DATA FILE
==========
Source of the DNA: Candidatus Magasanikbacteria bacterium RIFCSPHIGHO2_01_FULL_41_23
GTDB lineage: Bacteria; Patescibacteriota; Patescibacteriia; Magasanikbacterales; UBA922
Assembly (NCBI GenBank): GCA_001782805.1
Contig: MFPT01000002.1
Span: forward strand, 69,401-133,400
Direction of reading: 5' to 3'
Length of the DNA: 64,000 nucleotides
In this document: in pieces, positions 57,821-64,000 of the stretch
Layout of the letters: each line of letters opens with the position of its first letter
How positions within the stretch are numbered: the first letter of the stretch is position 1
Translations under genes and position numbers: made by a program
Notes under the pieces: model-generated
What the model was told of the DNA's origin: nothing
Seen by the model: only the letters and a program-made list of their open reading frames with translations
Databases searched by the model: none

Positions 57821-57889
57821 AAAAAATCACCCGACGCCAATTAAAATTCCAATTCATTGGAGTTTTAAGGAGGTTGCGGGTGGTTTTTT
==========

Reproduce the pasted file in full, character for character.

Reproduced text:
Source of the DNA: Candidatus Magasanikbacteria bacterium RIFCSPHIGHO2_01_FULL_41_23
GTDB lineage: Bacteria; Patescibacteriota; Patescibacteriia; Magasanikbacterales; UBA922
Assembly (NCBI GenBank): GCA_001782805.1
Contig: MFPT01000002.1
Span: forward strand, 69,401-133,400
Direction of reading: 5' to 3'
Length of the DNA: 64,000 nucleotides
In this document: in pieces, positions 57,821-64,000 of the stretch
Layout of the letters: each line of letters opens with the position of its first letter
How positions within the stretch are numbered: the first letter of the stretch is position 1
Translations under genes and position numbers: made by a program
Notes under the pieces: model-generated
What the model was told of the DNA's origin: nothing
Seen by the model: only the letters and a program-made list of their open reading frames with translations
Databases searched by the model: none

Positions 57821-57889
57821 AAAAAATCACCCGACGCCAATTAAAATTCCAATTCATTGGAGTTTTAAGGAGGTTGCGGGTGGTTTTTT